Florida drag ban bill could stop Rocky Horror Picture Show from ever being performed

A photoshopped image of Tim Curry in the Rocky Horror Picture Show and the Florida flag.

Live performances of Hair The Musical or The Rocky Horror Picture Show could be outlawed in Florida if proposed anti-drag legislation becomes law.

Florida Senate Bill 1438, also known as the Protection of Children law – is so vaguely worded, that even Republicans have admitted it could lead to mass censorship of beloved live performances.

Proposed by Republican senators Clay Yarborough and Keith Perry, the bill attempts to prohibit what it vaguely describes as “adult live performances” and the establishments that host them.

If passed, family-friendly establishments that “admits a child to an adult live performance” would potentially have their licence suspended and fined up to $5,000 (£4,000) for a first violation.

Government entities would also be forbidden from issuing permits for Pride celebrations. Those found in violation of the proposed law would be charged with a misdemeanour.

The bill considers adult live performances as “any show, exhibition or other presentation in front of a live audience which, in whole or in part, depicts or simulates nudity, sexual conduct, sexual excitement or specific sexual activities.”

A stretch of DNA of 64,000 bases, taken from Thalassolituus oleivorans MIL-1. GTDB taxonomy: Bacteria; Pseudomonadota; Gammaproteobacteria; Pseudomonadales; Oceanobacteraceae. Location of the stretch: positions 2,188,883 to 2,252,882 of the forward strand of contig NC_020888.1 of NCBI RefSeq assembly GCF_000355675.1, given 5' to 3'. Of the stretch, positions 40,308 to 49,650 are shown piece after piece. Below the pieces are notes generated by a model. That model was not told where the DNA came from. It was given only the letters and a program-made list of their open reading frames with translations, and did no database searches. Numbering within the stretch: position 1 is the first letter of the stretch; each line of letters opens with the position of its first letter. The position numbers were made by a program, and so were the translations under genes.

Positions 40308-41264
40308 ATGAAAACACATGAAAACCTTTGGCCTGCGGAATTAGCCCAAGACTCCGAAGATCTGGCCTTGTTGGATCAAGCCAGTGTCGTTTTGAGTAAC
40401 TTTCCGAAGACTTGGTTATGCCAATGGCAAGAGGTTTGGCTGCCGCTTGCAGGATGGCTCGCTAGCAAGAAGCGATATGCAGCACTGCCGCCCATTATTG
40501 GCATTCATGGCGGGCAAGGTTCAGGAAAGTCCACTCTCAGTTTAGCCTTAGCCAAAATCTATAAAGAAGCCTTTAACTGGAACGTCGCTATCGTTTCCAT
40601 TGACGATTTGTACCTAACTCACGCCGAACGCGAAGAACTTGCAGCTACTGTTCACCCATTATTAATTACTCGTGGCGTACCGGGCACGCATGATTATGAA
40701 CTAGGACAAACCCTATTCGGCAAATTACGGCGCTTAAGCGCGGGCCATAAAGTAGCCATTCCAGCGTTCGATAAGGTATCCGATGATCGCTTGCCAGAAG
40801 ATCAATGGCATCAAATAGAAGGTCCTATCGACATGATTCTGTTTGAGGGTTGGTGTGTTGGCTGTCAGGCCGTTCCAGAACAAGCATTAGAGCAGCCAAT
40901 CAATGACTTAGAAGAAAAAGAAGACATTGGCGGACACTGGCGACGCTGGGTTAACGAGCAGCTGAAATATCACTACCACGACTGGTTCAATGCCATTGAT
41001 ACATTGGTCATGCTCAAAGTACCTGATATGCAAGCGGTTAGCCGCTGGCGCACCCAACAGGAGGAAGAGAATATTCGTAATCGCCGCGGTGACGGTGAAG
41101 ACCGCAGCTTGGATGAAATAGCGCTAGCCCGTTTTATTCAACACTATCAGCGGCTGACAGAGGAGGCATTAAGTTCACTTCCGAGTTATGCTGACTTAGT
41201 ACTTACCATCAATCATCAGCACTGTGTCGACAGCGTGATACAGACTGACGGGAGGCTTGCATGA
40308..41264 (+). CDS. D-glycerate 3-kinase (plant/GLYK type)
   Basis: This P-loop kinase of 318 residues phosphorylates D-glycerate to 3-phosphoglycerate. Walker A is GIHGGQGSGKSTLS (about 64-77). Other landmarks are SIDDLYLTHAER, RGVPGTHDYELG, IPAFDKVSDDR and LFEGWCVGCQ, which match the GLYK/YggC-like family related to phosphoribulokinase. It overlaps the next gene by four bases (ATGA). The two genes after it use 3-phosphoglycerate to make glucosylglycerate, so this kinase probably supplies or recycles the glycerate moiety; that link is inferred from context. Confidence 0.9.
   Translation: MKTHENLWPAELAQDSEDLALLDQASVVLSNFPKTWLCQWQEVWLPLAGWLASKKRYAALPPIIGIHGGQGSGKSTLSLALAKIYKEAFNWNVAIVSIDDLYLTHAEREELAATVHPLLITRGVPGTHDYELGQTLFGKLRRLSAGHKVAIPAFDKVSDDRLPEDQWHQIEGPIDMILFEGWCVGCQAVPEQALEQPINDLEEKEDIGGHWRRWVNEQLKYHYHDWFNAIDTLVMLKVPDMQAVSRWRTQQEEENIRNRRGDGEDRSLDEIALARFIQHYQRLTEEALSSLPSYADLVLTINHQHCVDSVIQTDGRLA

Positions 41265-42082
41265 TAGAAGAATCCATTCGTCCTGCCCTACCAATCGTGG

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This means that not only would drag, most forms of pantomime and various Shakespeare performances become illegal at family-friendly venues but also live showings of The Rocky Horror Picture Show would be banned.

The bill is so vague, in fact, that Yarborough admitted that it would extend to most live performances and that governmental bodies would investigate if complaints were raised.

“Parents have a right to raise their child,” he said during a legislative hearing. “As lawmakers, we have a responsibility to protect children from viewing lewd conduct that is potentially offensive to prevailing standards in our communities.

“Therefore, we have to take it seriously when a business knowingly admits children to view performances meant for adult audiences.”

While there is no actual evidence to suggest that family-friendly drag performances or live pantomimes are harmful to children, plenty of studies have proved that bills such as this motivate anti-drag attacks – verbal and physical.

Anti-drag attacks in the US skyrocketed to 141 across 2022 according to findings by LGBTQ+ not-for-profit organisation GLAAD.

These included armed demonstrations against family-friendly drag performers, as well as cases of harassment or violence.

The study didn’t factor in the November 2022 Club Q shooting in Colorado Springs where five people were killed at a drag performance.

The American Civil Liberties Union (ACLU) of Florida condemned the vote to pass the bill on 21 March.

ACLU Florida legislative director, Kara Gross, said: “This harmful bill effectively revokes the rights of parents to decide what content is appropriate for their own families, even their own teenagers.

“It gives politicians, not parents, the authority over how to raise their children and what forms of expression they are allowed to view.

“It even goes as far as to weaponise state agencies with the power to politically target LGBTQ+-friendly businesses… just like book bans and curriculum censorship, restricting drag performances are part of an ongoing effort to marginalise the LGBTQ+ community.

“Politicians are imposing their personal beliefs on Floridians.”